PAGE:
Concerns have been raised about the Nine Networks streaming service which is set to take on Foxtel’s Presto service which charges $19.95 with contract lock-in and Fetch TV’s expanded service.
The Nine Network who are still putting major sporting events to air as 720p HD Vs Full HD at 1080p has revealed that costs for their new streaming service have blown out from $40M to $65M and it has still not been launched.
Now analysts are questioning the networks ability to deliver the service and make a profit.
Similar to Netflix the service will charge consumers $10 a month to get unlimited access to limited content however analysts at a recent briefing that Nine gave are questioning the Company’s ability to deliver after the media company revealed costs could blow out to $65 million, from $40m.
The operation will also have to compete with FetchTV who will shortly release a new low cost set top box at via a major retailer. Customers on the iiNet and Optus networks will only have to pay for content when they want to watch it with the broadband bundled into their broadband contract.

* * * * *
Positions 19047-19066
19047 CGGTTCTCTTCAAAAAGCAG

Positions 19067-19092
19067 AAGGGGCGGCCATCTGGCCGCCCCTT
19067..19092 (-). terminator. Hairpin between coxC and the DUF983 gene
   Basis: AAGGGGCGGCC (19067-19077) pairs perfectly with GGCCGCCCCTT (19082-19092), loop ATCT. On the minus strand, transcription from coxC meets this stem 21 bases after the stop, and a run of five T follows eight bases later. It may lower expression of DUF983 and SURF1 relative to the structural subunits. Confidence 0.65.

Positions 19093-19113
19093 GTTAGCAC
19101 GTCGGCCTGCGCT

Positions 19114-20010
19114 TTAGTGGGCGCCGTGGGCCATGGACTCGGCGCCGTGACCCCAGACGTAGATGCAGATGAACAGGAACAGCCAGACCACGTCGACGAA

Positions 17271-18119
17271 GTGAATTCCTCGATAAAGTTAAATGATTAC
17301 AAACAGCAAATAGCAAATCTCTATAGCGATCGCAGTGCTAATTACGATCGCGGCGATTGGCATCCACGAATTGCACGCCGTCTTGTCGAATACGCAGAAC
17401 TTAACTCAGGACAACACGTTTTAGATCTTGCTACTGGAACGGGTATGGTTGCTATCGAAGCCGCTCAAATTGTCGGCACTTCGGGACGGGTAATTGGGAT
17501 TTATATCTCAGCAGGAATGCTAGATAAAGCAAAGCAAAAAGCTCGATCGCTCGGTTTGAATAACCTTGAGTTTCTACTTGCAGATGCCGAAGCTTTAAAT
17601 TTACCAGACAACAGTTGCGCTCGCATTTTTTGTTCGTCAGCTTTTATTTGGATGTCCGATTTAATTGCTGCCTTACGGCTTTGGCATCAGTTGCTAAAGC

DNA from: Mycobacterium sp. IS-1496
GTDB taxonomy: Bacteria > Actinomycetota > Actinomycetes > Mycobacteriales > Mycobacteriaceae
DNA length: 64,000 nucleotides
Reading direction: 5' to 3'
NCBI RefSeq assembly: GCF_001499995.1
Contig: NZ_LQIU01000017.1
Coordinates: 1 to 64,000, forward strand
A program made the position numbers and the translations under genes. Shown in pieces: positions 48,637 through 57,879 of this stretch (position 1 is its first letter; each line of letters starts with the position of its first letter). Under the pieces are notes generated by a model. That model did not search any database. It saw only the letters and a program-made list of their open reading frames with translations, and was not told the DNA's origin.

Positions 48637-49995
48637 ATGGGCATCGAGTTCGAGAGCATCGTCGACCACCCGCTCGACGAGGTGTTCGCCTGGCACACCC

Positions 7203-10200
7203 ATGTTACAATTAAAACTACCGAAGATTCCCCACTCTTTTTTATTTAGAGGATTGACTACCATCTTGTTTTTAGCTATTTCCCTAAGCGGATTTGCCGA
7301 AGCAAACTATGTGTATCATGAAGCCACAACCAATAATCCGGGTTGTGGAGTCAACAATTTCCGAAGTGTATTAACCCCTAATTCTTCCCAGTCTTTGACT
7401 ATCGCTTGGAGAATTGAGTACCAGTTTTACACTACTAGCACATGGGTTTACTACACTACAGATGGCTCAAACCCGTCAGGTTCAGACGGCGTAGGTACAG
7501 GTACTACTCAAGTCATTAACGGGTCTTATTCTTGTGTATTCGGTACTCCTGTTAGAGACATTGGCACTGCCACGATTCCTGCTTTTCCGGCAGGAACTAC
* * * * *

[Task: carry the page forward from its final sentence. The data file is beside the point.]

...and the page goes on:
The Nine service will charge consumers for movies and TV programs with consumers having to pay their own broadband with analysts told yesterday that the operation requires a cash investment of between $50 and $65m to break even over three to four years Nine Entertainment said yesterday.
Previously the network said that they would need $40m to $50m to break even.
The Australian newspaper said that the increase has been driven by the cost of acquiring content from Hollywood studios and program makers they went on to claim that one analyst who attended the Nine investor day said the Australian SVOD market represented uncharted territory for the Nine, Seven and Ten networks, whose business models are based on the concept of free television. “Is there a propensity to pay?” the analyst said.
CIMB analyst Daniel Blair said he had “concerns regarding investment levels” and the risk of Nine cannibalising audiences on its primary channel and two multichannel Go! and GEM, but maintained his positive outlook for the business.
“The risk of free-to-air audience fragmentation remains,” Mr Blair said. “Overall this doesn’t materially risk our investment thesis.”
Nine chief operating officer Simon Kelly defended the cost rise and said the additional investment would give the service a better chance of success.
“We have decided to go out on day one with a more comprehensive line-up including more first-run and exclusive content to position ourselves as the best- value entertainment offering in the market,” Mr Kelly said. “We were planning to progressively build the library of content. We’ve made significant progress including locking in a number of major deals which gives us confidence in our launch line-up.”